Guest Post: General Security Recommendations for Webmasters

This is a guest post written by Oleksandr Nadtoka, Linux expert (see his bio below).

Linux Guest Post

It is not a secret that most hacker attacks are usually done through website software vulnerabilities. Things like blogs, forums, CMS, or any other PHP-based application are open to hacks.

Hosting providers cannot keep these types of software secure, since they are not software developers. That’s why it’s up to you, webmasters, to make sure that the software you use is safe. Here are some ways to accomplish that task.

Guest Post: Stay On Top of Updates

First, it is strongly recommended that you review everything you have in a website folder, and try to determine the best way to protect your applications.

For example: if you have Joomla, WordPress, OsCommerce, or any other widely-used software installed, make sure to check vendor sites regularly for recent updates and security fixes. Make sure that all plugins and themes are updated to include the latest versions as well.

See something strange? This could be due to phishing or scam content. Often, this type of content is used to solicit credit card information, send spam, or upload vulnerability scripts (amongst other things!).

Guest Post: Review Everything

Second, it’s a good idea to review your files regularly. Check out the latest changes that a file has gone through. Malware code can be easily inserted into pages when you’re not looking.

Do you have a Linux server with SSH access? Here’s what to do:

  • go to your web folder and run below command to generate a sorted list of any files that were recently changed  – root@server~]# find . -type f  -exec stat –format ‘%Z :%z %n' {} ; | sort -nr | cut -d: -f2- | less
  • make sure that you do not have any open files or folders with write permissions set at “all.” Any folder that has “full granted permissions 777” selected is open to anyone. Recommended permissions are 755 for folders and 644 for files (except PERL and CGI files that require execute permissions).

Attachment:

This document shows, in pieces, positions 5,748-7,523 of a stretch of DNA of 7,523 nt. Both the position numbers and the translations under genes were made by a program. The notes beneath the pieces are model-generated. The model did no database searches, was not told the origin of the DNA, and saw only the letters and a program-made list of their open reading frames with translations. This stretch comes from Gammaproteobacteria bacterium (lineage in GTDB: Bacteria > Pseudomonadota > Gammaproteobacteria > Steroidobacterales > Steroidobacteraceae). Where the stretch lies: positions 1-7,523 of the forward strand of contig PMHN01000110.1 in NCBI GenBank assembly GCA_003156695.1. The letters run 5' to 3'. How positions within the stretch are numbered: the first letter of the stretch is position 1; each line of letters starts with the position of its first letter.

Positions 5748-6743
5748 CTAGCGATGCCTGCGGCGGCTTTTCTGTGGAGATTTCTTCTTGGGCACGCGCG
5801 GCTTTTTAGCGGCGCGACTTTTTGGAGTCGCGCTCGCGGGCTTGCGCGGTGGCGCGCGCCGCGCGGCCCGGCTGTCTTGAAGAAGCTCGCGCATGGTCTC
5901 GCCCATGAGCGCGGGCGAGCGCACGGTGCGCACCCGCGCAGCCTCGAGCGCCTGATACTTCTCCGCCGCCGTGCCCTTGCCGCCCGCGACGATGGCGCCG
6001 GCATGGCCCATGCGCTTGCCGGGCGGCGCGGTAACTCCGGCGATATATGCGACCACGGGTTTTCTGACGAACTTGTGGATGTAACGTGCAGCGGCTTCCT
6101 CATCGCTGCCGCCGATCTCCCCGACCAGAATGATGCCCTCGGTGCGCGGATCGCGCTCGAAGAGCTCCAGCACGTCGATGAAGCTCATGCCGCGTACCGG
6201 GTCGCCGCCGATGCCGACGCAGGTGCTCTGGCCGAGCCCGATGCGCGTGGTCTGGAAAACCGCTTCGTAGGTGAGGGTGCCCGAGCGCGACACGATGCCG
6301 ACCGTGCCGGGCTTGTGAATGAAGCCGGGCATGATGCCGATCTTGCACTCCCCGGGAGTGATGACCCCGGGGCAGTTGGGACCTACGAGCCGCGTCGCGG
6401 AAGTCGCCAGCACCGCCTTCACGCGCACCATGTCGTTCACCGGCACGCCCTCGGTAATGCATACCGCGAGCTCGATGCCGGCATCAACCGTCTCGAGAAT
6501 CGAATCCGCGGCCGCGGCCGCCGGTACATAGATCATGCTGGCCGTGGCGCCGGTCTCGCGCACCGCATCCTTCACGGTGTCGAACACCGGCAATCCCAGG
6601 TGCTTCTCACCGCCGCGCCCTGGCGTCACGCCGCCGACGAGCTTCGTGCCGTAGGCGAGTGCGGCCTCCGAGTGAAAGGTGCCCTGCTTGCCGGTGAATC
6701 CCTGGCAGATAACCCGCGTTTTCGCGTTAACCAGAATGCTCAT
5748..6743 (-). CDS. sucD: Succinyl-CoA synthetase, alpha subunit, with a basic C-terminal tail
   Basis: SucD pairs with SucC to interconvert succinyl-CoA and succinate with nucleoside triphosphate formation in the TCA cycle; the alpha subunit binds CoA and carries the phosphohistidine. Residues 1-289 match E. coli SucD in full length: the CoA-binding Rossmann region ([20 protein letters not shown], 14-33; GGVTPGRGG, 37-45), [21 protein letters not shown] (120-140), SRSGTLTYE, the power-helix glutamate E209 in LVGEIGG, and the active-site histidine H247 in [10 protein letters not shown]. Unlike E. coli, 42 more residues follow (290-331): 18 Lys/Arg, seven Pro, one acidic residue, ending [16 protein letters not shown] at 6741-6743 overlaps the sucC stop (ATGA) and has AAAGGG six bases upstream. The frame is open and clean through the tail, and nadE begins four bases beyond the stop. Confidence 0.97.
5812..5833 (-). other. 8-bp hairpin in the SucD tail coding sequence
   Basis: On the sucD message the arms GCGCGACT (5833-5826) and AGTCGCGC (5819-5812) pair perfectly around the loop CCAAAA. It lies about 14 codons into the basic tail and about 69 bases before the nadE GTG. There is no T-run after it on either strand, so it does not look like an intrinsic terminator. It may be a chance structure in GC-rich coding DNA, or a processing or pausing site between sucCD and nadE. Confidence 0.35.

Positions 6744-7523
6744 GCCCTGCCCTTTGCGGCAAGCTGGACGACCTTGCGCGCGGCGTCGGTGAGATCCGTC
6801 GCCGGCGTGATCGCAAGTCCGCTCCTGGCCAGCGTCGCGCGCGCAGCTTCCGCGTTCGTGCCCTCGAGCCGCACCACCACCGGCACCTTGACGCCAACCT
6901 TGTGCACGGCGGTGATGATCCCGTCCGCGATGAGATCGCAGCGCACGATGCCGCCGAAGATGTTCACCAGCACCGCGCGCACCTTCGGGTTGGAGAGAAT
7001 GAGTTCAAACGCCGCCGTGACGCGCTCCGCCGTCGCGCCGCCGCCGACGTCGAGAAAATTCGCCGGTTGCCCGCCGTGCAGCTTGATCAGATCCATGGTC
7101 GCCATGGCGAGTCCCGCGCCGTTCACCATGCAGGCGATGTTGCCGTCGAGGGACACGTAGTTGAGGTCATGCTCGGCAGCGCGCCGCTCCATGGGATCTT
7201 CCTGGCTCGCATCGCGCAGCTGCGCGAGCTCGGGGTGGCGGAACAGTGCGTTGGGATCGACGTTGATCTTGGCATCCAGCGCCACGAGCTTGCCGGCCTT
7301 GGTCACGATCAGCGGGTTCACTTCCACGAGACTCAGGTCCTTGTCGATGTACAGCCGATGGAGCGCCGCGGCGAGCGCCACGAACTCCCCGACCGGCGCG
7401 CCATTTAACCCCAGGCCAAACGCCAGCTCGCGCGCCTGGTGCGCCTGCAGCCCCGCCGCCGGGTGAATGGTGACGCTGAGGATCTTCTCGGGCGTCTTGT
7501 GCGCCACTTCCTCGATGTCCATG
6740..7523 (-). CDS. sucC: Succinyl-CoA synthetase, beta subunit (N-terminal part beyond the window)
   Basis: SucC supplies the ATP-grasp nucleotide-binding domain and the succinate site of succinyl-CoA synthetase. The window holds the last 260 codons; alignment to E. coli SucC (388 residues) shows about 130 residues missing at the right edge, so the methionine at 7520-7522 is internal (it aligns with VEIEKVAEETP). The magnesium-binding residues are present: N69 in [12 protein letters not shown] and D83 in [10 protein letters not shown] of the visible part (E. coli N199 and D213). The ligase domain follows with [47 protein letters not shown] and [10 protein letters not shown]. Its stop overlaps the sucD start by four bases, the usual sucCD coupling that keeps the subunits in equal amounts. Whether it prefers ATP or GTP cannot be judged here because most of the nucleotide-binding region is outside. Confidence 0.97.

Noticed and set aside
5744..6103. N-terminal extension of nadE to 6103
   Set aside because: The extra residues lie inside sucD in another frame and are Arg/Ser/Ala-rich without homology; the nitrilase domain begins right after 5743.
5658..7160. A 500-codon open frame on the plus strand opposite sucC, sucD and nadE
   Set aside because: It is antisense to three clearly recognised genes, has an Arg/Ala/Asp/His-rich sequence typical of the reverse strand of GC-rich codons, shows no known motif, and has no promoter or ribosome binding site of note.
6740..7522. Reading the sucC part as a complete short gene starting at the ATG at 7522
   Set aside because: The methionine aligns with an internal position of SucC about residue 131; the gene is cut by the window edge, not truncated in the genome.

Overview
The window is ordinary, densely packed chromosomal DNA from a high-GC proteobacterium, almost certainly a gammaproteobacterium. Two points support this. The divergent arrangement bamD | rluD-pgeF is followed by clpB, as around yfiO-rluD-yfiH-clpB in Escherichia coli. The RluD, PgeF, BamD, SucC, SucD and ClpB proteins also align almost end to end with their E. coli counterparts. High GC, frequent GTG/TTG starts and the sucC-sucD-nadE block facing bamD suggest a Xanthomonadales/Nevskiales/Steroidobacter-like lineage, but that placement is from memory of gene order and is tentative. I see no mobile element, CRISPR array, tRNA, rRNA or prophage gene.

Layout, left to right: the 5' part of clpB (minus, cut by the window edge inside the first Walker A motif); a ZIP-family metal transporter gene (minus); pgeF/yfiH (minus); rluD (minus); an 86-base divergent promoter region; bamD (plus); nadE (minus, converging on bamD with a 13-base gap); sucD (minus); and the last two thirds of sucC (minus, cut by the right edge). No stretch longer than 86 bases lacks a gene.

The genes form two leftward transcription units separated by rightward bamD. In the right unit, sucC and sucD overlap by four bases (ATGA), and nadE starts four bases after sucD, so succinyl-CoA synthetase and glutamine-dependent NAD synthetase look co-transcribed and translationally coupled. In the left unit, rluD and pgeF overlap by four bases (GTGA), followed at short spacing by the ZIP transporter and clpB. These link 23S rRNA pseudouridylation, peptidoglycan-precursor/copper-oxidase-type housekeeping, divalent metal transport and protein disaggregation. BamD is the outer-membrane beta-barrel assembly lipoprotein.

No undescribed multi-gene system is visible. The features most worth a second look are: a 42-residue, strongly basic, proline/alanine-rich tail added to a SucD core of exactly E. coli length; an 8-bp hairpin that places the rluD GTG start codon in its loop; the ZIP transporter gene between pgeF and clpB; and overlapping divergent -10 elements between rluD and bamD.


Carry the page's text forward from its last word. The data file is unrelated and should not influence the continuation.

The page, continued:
Find all 777 permissions in your current directory and change those to secure permissions, so that you see these two SSH commands:

  1. [root@server~]# find . -type f -perm 0777 -exec chmod 644 {} ;
  2. [root@server~]# find . -type d -perm 0777 -exec chmod 755 {} ;

Some web applications require 777 permissions for php, but – and this is important – this is only for PHP handler that runs as Apache mode. PHP that runs through CGI or FastCGI handlers are run as site owner instead of Apache user. This ensures that if one domain is hacked, the others will not be impacted.

Guest Post: Look For Patterns

One way to look for patterns is to use GREP command to surf through all of your files, and fine the ones that dangerous PHP functions (dl, exec, passthru, shell_exec, system, and others).

Use this command to find those files:

  • grep -r –E ‘dl|exec|passthru|shell_exec|system|proc_open|popen|curl_multi_exec|parse_ini_file|show_source’

Guest Post: Create Strong Passwords

Using the site as an example of secure passwords, create FTP and account passwords that are incredibly difficult to hack. Some widespread Trojans include functions that can steal FTP passwords from a user’s local computer and send these passwords to hackers (or special bots).

In order to make sure that these Trojans are not present, it is vital to scan your/your client’s computer for viruses (using in-depth scanning).

AUTHOR BIO : Oleksandr is a Linux system administrator and security officer based in the Ukraine. In addition to being a go-to source for all things Linux and security-based, Alex spends his time snapping photos, kickboxing, and hanging out with his five cats. He also enjoys working with startups and helping tech startups grow into blooming businesses.

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